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Should I reference the Outlook Interop Recurrence Pattern object from my core object code or should I duplicate its "interface" (and I use that term loosely) within my core and then communicate with Outlook in another layer?

I'm a small developer in a small company with a small software product. For years, customers have clamored for Outlook interoperability in our C#/SQLServer RDBMS. We're finally making it happen for them, but an Outlook Add-in is out of scope.

Thanks to stackoverflow and google (and of course the MS documentation), I've got our program successfully saving appointments, cancelling meetings, sending invites... Now we need to decide how to handle recurrences.

I was looking at Outlook's "Appointment Recurrence" window (and comparing it with Google Calendar's "Repeat" window) when I started to feel myself getting sucked in... As I hinted above, we usually avoid "Yak Shaving," but we'll re-invent the wheel if that's what it takes to keep control of our products.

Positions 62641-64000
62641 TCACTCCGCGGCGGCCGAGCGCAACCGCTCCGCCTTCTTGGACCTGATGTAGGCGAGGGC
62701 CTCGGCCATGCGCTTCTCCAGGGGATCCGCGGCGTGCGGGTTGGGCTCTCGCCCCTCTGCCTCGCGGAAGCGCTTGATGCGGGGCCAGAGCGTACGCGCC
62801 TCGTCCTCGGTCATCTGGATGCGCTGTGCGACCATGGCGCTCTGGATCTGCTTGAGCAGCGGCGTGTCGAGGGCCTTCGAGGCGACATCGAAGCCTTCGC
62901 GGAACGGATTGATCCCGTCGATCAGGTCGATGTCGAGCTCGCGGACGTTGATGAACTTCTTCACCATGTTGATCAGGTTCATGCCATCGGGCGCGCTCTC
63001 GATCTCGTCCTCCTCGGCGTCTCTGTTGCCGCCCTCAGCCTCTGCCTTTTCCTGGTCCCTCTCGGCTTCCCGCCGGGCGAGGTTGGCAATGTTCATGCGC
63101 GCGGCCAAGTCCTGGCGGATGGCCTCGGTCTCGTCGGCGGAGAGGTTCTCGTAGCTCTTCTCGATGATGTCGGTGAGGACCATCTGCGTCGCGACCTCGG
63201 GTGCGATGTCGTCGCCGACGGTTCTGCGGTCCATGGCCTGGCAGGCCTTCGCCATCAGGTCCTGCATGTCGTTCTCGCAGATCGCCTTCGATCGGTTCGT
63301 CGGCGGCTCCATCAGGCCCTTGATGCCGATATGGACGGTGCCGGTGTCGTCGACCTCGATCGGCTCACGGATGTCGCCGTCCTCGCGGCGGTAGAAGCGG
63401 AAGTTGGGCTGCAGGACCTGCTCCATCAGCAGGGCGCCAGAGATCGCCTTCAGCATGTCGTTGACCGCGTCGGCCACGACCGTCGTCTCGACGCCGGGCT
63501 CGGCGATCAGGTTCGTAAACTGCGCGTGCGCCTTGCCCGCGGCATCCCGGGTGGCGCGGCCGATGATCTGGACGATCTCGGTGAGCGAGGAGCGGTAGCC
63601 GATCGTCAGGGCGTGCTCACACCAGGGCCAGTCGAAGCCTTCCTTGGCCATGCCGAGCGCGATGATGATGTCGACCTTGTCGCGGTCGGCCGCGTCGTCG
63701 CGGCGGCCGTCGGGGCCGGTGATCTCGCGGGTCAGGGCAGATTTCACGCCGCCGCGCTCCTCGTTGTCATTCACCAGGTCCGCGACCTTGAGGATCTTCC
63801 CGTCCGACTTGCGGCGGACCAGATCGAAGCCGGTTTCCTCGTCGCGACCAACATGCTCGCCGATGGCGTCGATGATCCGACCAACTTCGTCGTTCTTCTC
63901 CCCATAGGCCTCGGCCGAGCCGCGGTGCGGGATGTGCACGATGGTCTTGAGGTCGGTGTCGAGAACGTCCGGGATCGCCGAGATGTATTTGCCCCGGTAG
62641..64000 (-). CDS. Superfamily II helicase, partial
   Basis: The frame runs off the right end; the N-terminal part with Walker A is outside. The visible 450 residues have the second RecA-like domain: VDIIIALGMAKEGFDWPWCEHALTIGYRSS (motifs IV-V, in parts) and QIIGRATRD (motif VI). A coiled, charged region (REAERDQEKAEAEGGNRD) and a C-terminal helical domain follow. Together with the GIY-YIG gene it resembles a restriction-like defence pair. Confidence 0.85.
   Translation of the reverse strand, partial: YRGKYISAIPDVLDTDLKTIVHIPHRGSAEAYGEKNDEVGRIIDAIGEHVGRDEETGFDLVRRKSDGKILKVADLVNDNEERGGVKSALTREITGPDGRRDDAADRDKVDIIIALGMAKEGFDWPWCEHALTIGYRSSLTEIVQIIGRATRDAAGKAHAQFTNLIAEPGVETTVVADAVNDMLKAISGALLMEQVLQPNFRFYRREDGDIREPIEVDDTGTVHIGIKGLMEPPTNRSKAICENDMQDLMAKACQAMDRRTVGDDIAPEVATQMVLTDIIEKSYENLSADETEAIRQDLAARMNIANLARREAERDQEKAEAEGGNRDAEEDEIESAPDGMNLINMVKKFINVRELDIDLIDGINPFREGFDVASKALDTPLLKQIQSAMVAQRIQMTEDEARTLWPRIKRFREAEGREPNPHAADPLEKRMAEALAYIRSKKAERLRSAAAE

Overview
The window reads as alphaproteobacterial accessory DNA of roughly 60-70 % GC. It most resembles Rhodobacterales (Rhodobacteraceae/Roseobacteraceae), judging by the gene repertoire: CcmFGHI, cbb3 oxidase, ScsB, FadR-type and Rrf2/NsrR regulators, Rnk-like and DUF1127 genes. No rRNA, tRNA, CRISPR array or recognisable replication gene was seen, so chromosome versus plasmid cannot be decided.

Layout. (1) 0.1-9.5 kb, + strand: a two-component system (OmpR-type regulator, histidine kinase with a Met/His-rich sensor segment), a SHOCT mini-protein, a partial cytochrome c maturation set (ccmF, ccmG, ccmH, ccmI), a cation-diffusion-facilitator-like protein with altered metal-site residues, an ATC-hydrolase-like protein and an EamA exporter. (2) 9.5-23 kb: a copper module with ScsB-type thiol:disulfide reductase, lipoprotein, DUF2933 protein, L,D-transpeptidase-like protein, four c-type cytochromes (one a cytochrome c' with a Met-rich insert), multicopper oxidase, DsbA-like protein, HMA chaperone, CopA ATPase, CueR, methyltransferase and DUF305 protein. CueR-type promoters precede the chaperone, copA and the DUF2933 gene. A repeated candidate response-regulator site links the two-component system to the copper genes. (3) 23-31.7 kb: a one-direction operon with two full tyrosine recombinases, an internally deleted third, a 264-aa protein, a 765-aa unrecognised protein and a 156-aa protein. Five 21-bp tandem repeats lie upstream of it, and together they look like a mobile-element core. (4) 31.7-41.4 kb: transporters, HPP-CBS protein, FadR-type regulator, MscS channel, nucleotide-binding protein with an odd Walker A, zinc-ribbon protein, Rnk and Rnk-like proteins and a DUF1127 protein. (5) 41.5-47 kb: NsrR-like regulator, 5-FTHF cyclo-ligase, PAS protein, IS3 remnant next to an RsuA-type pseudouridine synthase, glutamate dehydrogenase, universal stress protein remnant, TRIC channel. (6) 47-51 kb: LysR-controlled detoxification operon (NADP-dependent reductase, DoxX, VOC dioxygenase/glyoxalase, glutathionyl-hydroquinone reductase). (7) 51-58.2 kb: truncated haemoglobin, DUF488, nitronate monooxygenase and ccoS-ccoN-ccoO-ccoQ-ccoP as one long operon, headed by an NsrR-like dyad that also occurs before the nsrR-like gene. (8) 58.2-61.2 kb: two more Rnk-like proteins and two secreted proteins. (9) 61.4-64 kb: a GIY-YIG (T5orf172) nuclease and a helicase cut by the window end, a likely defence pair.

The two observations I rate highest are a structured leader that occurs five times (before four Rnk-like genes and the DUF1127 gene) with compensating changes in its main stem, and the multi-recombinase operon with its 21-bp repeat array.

I understand that other people have already solved this problem, but our management will probably never let us go that route.

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Do you only need to create recurring items, and not process already existing ones? –  Gabe Oct 12 '11 at 16:49
    
We're currently maintaining only the calendar items created by our program (i.e., the items whose EntryID we know). I'd like to keep it that way. –  phillihp Oct 12 '11 at 17:08

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It looks like in order to implement Outlook's functionality, you would need DayOfMonth, DayOfWeekMask, Duration, EndTime, Instance, Interval, MonthOfYear, PatternStartDate, RecurrenceType, StartTime, and some way to specify when it ends.

Although Outlook uses some combination of Occurrences, NoEndDate, and PatternEndDate to specify the end, you could use a nullable PatternEndDate or a nullable Occurrences to satisfy the functionality.

I believe the actual Outlook object has specific validation rules built in that may require properties to be set in a specific order. I would implement my own object that only performs validation at the right time and then sets the Outlook object's properties in the proper order.

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